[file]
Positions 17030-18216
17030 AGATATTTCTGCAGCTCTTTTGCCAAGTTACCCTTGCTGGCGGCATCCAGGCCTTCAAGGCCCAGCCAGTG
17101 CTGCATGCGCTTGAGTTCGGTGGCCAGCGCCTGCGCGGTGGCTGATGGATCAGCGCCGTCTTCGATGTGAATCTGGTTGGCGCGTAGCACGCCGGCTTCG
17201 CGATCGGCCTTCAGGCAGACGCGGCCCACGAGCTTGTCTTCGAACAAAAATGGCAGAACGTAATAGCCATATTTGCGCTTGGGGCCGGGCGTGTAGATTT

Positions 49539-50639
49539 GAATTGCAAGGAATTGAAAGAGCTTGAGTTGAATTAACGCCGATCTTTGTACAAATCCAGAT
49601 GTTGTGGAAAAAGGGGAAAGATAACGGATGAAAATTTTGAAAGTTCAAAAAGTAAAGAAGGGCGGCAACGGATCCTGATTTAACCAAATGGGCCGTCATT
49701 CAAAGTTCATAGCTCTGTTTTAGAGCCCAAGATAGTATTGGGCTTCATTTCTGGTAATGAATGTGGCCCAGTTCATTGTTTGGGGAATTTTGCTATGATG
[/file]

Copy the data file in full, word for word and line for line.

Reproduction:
Positions 17030-18216
17030 AGATATTTCTGCAGCTCTTTTGCCAAGTTACCCTTGCTGGCGGCATCCAGGCCTTCAAGGCCCAGCCAGTG
17101 CTGCATGCGCTTGAGTTCGGTGGCCAGCGCCTGCGCGGTGGCTGATGGATCAGCGCCGTCTTCGATGTGAATCTGGTTGGCGCGTAGCACGCCGGCTTCG
17201 CGATCGGCCTTCAGGCAGACGCGGCCCACGAGCTTGTCTTCGAACAAAAATGGCAGAACGTAATAGCCATATTTGCGCTTGGGGCCGGGCGTGTAGATTT

Positions 49539-50639
49539 GAATTGCAAGGAATTGAAAGAGCTTGAGTTGAATTAACGCCGATCTTTGTACAAATCCAGAT
49601 GTTGTGGAAAAAGGGGAAAGATAACGGATGAAAATTTTGAAAGTTCAAAAAGTAAAGAAGGGCGGCAACGGATCCTGATTTAACCAAATGGGCCGTCATT
49701 CAAAGTTCATAGCTCTGTTTTAGAGCCCAAGATAGTATTGGGCTTCATTTCTGGTAATGAATGTGGCCCAGTTCATTGTTTGGGGAATTTTGCTATGATG